Flat-tax ‘ideas’ a warning

by Jake Quinn

Flat tax has yet again been touted as the path to glory by the country’s “economic policy advisors” at the Treasury.

John Key has “ruled it out“. Kind of like he ruled out cancelling their 2009 tax cuts, and how he and Bill keep rulling out a capital gains tax.

But hang on, they did cancel their 2009 tax cuts and its looking increasingly likely that a raise in GST to 15% and some kind of capital gains tax or lands tax might well be introduced in order to fund dropping the top rate of tax to 30% (which is National’s medium term goal).

And now my brain hurts.  In politics speak, does “ruling something out” really mean that it’s ruled out or does it simply mean “we are running it up the flagpole for a bit of free focus-grouping and to start getting people used to the idea”?

Perhaps we must demand a “no ifs, no buts, no maybes” promise over this one?

Meanwhile, Labour opposes flat tax: “Labour deputy leader Annette King said her party was opposed to a flat tax because it raised questions about what other taxes would have to be raised to cover expenses.”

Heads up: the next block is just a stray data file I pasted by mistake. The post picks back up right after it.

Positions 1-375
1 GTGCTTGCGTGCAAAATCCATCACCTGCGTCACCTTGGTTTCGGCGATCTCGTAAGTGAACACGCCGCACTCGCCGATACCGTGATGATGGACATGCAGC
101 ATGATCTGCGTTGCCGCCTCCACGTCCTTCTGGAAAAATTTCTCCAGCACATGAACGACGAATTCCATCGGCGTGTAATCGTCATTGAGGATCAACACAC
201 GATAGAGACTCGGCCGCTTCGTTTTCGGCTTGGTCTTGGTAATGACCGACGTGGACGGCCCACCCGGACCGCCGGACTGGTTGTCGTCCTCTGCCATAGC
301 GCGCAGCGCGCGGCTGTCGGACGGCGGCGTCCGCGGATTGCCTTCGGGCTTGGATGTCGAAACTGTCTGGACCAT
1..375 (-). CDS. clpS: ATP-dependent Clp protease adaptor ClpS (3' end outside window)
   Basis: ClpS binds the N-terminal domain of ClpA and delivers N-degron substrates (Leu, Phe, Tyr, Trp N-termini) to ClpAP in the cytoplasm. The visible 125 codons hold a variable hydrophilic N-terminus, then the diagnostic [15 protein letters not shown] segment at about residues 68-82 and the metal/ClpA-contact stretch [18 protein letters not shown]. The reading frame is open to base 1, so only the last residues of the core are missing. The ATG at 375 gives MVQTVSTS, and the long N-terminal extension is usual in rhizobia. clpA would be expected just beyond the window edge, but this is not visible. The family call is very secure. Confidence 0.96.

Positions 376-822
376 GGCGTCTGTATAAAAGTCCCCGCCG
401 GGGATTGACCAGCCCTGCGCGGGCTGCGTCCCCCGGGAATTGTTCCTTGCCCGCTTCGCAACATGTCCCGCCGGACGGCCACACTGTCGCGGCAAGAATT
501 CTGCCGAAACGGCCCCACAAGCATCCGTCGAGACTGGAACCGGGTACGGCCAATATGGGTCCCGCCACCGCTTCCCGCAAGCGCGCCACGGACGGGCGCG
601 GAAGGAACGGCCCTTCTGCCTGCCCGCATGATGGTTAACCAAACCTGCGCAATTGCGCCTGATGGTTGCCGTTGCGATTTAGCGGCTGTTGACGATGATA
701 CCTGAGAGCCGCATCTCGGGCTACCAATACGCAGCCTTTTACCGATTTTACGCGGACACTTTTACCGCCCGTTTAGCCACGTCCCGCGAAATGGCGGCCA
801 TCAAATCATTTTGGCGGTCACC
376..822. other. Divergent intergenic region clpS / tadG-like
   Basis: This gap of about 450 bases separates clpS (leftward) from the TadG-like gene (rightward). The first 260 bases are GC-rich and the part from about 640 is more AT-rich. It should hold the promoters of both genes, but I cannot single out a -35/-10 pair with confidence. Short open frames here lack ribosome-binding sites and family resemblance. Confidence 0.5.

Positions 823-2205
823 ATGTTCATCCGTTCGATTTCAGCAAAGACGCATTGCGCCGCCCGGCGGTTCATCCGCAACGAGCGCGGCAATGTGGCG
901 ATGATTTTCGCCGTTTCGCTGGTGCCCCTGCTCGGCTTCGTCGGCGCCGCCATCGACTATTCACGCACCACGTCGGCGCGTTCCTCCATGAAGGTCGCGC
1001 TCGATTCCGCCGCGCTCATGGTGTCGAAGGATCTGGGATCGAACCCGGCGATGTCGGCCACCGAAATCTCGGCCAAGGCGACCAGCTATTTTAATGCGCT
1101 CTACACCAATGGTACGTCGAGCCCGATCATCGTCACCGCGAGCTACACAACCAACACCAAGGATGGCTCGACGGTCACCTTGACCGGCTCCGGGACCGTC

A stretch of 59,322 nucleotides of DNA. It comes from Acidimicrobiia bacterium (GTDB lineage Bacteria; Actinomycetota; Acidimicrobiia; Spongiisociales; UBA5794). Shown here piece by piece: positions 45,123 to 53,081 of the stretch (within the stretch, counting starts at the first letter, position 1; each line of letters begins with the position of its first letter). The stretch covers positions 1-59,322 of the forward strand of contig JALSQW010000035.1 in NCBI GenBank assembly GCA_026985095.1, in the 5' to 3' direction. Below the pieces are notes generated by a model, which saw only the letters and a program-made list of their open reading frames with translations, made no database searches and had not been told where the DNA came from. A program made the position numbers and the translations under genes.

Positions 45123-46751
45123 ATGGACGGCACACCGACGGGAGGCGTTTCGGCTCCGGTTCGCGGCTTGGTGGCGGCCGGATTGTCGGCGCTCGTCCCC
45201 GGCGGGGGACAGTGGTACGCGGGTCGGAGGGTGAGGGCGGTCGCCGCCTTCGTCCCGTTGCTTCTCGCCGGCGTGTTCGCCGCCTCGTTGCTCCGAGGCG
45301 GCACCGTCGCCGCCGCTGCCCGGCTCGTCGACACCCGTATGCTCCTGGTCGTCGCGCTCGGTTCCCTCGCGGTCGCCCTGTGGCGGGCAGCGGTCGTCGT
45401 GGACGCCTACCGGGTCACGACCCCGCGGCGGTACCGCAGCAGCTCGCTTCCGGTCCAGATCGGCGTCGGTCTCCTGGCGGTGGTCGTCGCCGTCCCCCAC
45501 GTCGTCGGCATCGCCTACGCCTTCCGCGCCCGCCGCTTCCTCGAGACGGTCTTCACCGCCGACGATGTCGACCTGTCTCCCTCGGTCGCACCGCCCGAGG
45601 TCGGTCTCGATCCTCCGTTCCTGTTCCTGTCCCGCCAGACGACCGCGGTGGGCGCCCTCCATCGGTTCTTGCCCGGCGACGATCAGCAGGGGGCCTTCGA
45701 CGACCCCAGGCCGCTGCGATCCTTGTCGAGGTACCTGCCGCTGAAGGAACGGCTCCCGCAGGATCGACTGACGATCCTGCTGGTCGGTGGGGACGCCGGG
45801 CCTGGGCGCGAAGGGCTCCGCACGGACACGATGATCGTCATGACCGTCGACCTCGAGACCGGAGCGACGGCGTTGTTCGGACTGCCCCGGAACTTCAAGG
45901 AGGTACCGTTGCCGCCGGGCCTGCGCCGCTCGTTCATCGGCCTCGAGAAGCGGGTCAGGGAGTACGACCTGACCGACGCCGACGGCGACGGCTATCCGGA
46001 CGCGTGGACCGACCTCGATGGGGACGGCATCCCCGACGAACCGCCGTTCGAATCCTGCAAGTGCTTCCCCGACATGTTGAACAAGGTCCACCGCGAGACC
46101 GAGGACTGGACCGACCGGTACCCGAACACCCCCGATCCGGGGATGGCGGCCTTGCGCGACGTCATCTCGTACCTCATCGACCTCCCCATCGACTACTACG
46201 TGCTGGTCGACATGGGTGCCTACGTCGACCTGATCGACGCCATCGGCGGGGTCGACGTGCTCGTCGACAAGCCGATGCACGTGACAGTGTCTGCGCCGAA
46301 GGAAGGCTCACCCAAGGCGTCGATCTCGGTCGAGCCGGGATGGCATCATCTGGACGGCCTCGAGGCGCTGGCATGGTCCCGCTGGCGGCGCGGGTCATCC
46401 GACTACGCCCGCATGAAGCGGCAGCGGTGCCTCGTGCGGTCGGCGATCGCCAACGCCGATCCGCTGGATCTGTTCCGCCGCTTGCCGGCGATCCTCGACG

Is that really Labour’s key line on flat tax or is just what NZPA chose to run? 

No Right Turn’s reaction is apt: “If you like, you can imagine me theatrically examining the statement to see whether there is anything more, but it doesn’t work very well with a computer screen”

Annette does, however, rightly ask: “Why are they wasting taxpayers’ money with Treasury officers working away on policies they don’t intend to implement and they rule out every time they are announced?”

It’s not that Treasury is working on unlikely-to-ever-be-implemented policy ideas, because that’s OK – it’s partly the job of government policy advisers to do such things.

The point that should concern us, however, is the frequency with which Treasury, the tax working group and others central to advising the government, are announcing these “ideas”.  

It’s a warning.  We are being warmed up, cajoled if you like.